The holidays are a time of celebrations, time spent with family and friends, and a festive and colorful time of year. For some older adults, it can be a time of extreme loneliness and depression, especially this year with COVID-19 still looming.
As we age, we may find ourselves in less social settings, friends and family may pass away, move away or we may even transition out of our homes where we have had a lifetime of happy holiday memories. A 2017 AARP survey found that 28% of U.S. adults ages 50 and older reported feeling lonely during the holiday season over the past five years, and nearly half (43%) have worried about a friend or family member who was lonely during the holidays.
As we approach the 2020 holiday season, it’s important to remember the older adults in our lives who may experience loneliness or depression, especially those that are living alone in their homes or are isolated due to COVID-19. Loneliness can not only affect our mental health, it can also have an impact on our physical health.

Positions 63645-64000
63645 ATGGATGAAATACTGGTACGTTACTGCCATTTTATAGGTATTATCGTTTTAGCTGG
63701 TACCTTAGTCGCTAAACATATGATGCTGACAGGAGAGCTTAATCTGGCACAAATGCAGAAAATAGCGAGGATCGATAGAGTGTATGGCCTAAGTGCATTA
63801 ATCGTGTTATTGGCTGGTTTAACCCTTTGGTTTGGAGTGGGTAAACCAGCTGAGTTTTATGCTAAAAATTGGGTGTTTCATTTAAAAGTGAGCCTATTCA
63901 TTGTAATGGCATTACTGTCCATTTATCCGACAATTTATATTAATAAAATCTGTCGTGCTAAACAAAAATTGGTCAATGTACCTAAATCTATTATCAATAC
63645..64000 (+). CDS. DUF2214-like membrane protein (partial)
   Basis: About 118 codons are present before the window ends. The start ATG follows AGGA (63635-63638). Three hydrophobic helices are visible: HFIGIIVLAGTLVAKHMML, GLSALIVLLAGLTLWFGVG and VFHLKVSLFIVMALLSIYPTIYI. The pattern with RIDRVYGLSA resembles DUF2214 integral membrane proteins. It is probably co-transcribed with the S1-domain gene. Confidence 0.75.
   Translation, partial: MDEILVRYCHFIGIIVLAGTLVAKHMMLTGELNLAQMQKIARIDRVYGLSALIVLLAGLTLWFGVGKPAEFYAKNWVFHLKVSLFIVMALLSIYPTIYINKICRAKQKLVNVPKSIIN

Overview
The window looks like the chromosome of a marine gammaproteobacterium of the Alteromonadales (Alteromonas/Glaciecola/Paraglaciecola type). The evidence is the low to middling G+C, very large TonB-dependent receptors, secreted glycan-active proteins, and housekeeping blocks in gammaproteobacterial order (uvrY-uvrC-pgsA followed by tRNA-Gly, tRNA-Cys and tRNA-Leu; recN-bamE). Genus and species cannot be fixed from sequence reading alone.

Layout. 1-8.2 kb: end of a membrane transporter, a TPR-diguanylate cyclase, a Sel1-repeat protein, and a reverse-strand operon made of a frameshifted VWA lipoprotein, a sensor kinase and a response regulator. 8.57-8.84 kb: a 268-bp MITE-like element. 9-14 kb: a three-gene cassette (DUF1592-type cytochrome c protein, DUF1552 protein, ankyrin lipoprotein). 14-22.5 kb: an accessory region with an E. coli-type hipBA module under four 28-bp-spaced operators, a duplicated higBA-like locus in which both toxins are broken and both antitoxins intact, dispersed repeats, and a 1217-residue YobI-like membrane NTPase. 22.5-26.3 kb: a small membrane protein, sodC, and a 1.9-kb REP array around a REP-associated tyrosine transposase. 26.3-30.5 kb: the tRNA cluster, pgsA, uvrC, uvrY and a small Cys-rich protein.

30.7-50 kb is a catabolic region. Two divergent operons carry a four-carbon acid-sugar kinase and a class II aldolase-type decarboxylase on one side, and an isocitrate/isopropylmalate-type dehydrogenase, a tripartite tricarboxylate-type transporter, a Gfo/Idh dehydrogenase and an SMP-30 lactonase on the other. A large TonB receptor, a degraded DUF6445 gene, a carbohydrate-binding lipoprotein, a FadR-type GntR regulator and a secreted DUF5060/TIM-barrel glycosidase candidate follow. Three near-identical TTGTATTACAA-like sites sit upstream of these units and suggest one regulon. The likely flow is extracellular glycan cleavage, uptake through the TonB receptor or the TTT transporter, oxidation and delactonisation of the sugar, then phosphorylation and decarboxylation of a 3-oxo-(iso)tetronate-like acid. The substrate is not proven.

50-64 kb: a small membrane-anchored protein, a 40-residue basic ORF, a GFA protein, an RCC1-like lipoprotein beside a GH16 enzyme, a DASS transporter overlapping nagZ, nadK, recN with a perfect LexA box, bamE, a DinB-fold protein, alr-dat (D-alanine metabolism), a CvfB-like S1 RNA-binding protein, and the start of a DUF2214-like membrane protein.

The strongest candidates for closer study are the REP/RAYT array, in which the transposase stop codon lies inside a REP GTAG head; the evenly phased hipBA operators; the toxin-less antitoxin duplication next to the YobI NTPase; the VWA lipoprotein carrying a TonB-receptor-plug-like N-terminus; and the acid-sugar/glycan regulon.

Signs of loneliness, which are similar to signs of depression, may include changes in appetite, difficulty concentrating or making decisions, over-sleeping or difficulty sleeping, loss of interest in hobbies or increased anxiety.
Below are five tips to help older adults stave off loneliness this holiday season:
For many, the holidays are filled with busy days and long to-do lists, but we need to remember to take time for our loved ones. Learn how to recognize signs of loneliness or depression and take action if you suspect someone you know may be suffering.
Editor’s note: Bhakti Gosalia is vice president of operations for Sun Health Communities, a West Valley-based company that owns and operates La Loma Village in Litchfield Park, Grandview Terrace in Sun City West and The Colonnade in Surprise, as well as the Sun Health At Home program, allowing individuals to successfully age in place in their current home.